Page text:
The pier where cruise ships dock in Red Hook, Brooklyn doesn’t offer any signs on a snowy St. Patrick’s Day of the high-speed auto racing that will take place here in just a few months’ time.
But, if you know where to look, clues about the FIA Formula E Championship — set for July 15 and 16 — are starting to appear. Near the gate that separates the nearby Brooklyn Cruise Terminal from the rest of the pier, a surveyor looks at blueprints on his phone. “How did you know I was going to be here?” he asked, startled. A new ferry terminal is being built along the race track by the city, and will be fully operational to move crowds in and out of Red Hook for the race.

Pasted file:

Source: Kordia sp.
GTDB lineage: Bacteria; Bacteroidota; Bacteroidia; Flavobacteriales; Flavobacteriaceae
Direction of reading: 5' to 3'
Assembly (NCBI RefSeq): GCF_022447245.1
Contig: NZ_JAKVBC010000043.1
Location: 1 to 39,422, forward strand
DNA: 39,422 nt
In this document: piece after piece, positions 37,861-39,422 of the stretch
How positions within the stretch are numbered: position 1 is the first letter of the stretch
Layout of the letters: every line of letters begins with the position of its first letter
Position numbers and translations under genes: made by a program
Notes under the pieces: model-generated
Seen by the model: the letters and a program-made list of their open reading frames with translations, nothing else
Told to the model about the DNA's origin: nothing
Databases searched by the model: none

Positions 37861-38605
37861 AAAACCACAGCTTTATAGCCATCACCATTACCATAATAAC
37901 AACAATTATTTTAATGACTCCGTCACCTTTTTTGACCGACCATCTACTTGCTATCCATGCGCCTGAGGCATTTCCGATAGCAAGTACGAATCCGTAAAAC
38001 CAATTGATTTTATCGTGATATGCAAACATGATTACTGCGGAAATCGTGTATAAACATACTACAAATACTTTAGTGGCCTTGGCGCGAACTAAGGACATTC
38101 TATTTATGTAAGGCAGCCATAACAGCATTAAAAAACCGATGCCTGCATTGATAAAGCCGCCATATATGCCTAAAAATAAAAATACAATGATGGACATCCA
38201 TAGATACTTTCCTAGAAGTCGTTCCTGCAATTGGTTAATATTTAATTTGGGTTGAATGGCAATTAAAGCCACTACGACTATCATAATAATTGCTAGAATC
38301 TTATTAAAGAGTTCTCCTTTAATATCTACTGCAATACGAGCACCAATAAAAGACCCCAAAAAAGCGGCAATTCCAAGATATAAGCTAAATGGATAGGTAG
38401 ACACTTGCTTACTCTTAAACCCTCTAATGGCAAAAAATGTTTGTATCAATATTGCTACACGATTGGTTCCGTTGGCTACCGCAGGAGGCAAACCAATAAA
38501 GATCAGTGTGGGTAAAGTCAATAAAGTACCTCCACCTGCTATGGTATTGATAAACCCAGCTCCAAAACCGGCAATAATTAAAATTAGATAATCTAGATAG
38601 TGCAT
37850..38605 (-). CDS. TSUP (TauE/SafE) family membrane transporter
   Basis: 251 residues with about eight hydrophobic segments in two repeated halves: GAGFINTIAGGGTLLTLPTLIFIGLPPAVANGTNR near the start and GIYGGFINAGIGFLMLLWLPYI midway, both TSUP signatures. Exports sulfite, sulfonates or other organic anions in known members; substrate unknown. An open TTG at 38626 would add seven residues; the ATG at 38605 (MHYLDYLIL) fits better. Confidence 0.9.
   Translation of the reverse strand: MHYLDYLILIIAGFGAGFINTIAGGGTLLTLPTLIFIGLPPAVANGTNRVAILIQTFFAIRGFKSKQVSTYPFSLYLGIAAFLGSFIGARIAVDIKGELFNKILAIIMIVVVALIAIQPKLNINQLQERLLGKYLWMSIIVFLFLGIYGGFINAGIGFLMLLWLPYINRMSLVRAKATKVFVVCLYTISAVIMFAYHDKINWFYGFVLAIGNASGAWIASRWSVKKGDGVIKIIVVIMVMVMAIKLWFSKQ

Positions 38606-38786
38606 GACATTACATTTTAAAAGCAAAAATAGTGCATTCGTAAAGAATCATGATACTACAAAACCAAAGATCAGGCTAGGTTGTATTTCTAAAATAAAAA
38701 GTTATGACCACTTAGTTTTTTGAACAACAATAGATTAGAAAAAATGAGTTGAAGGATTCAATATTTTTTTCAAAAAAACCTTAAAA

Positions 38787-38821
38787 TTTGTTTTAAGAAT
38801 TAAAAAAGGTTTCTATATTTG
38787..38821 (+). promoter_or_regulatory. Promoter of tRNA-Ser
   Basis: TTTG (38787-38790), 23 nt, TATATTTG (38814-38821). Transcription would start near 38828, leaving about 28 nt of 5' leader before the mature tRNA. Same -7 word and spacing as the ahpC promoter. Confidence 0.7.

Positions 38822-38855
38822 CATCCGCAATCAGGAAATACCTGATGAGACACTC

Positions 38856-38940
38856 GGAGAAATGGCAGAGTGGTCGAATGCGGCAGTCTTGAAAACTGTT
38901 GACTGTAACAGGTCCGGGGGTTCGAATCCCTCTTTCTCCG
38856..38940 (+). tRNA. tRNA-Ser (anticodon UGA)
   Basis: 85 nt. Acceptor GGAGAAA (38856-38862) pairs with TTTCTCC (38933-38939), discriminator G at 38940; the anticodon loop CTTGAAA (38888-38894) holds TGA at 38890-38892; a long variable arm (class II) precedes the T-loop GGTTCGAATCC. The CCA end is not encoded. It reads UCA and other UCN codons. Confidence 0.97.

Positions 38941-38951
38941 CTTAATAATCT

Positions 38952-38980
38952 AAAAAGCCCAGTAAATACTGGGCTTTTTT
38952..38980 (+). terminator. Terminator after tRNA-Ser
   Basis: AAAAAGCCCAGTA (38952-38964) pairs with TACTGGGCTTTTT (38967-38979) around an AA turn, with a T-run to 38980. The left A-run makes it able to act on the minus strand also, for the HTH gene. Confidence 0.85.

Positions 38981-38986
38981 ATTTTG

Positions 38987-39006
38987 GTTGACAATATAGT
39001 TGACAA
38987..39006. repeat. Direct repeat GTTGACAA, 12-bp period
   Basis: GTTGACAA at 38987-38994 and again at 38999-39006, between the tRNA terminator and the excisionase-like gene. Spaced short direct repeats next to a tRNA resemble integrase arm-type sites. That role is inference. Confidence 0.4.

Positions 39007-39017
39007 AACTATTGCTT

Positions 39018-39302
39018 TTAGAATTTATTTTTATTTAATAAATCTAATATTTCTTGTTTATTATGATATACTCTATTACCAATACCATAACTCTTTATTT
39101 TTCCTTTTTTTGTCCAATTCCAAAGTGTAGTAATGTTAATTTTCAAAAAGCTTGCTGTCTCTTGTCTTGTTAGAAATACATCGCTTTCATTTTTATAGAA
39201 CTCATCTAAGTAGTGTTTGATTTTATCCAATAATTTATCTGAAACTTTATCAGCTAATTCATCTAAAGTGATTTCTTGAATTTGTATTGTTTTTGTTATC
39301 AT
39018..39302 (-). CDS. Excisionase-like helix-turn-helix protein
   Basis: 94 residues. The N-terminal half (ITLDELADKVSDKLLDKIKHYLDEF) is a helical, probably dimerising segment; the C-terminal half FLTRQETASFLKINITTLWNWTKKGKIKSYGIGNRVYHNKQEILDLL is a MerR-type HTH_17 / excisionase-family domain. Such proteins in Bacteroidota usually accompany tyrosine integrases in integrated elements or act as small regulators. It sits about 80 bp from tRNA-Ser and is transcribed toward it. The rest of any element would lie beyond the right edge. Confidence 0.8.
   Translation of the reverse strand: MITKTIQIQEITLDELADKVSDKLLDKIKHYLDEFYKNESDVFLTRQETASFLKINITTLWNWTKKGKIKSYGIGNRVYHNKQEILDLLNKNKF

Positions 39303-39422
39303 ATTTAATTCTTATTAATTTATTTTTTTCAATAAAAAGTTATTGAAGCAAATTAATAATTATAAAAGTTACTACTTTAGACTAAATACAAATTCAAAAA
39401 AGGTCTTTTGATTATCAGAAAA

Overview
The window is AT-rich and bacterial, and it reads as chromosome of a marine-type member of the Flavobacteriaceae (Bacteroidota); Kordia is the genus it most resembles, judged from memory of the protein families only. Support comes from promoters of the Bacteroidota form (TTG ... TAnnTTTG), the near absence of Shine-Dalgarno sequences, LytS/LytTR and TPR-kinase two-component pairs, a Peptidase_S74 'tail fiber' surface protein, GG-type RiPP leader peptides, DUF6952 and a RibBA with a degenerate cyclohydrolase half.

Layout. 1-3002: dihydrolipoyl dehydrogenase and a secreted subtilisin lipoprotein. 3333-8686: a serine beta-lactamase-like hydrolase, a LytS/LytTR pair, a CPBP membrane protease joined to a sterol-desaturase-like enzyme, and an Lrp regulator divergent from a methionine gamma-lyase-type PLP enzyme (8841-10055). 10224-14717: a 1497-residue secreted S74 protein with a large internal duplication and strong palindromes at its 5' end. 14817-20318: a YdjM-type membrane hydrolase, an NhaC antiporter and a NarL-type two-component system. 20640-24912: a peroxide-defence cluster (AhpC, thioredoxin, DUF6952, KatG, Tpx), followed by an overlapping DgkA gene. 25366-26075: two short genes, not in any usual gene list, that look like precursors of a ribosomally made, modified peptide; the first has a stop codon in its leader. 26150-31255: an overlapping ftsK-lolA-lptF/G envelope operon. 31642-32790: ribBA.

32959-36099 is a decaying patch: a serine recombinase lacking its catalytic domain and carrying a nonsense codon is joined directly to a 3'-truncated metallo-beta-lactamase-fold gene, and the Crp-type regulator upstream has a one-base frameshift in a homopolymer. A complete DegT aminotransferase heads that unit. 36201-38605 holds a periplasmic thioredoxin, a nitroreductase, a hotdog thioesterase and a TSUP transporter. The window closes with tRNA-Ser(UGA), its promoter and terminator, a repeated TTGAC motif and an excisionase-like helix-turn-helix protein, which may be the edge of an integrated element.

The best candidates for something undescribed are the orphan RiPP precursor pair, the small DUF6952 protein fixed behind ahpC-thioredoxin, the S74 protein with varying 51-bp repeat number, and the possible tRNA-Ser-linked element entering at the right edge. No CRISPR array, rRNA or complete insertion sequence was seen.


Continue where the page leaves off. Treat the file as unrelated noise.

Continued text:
The crowds expected to descend on Red Hook will definitely witness a car race, but it won’t be a gas-guzzling affair. The “E” in Formula E stands for electricity, and although the cars resemble the iconic Formula One street-racer, under the hood they’re all battery. The tires still screech, but the sound of the electric motors inside Formula E cars — which hit 150 mph — resonate with a futuristic, high-pitched whir.
Alejandro Agag, Formula E’s CEO, holds the well-established belief that hyper-focused racing is the way to rapidly improve technology before mass adoption. After all, it did the same thing for traditional cars. The thinking has always been that when seconds count, minds, and thereby technological advancement, move faster.
“Formula E is more than a race,” Agag proclaimed at the World Mobile Conference in Barcelona in February. “Formula E is part of the technology revolution in the motor industry. Formula E is a vision of the future of sustainable mobility.”